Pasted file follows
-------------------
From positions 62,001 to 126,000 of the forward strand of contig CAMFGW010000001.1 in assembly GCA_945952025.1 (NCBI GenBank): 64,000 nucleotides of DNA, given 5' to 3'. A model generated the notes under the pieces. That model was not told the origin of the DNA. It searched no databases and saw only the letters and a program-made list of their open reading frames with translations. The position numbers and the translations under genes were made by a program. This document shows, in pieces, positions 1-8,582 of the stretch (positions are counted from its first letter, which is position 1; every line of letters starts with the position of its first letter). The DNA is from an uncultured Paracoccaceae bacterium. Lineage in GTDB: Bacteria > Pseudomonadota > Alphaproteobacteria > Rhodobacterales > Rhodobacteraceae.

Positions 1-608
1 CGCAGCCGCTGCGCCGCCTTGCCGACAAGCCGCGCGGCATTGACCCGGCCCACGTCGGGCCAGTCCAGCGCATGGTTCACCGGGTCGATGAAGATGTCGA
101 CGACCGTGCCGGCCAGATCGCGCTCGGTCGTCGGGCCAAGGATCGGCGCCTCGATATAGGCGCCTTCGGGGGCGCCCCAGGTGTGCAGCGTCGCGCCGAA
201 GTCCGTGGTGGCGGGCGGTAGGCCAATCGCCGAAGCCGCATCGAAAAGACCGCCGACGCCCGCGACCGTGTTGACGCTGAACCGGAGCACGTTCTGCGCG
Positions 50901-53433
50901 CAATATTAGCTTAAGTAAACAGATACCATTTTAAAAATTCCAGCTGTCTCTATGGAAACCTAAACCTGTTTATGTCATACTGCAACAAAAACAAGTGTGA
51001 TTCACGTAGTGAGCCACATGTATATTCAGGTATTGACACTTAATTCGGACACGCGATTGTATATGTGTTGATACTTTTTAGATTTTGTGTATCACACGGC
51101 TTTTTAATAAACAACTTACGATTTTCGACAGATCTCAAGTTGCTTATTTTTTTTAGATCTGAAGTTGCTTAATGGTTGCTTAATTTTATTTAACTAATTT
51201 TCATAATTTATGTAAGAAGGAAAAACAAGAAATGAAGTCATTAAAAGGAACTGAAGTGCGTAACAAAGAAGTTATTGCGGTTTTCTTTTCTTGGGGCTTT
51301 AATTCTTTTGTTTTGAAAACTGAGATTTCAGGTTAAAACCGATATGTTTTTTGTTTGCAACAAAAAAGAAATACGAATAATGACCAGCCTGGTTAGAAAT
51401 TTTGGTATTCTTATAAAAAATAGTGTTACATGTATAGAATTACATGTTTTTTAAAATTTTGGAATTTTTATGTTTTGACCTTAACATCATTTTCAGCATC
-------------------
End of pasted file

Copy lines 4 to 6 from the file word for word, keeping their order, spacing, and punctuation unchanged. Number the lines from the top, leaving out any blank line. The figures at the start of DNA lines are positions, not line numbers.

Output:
101 CGACCGTGCCGGCCAGATCGCGCTCGGTCGTCGGGCCAAGGATCGGCGCCTCGATATAGGCGCCTTCGGGGGCGCCCCAGGTGTGCAGCGTCGCGCCGAA
201 GTCCGTGGTGGCGGGCGGTAGGCCAATCGCCGAAGCCGCATCGAAAAGACCGCCGACGCCCGCGACCGTGTTGACGCTGAACCGGAGCACGTTCTGCGCG
Positions 50901-53433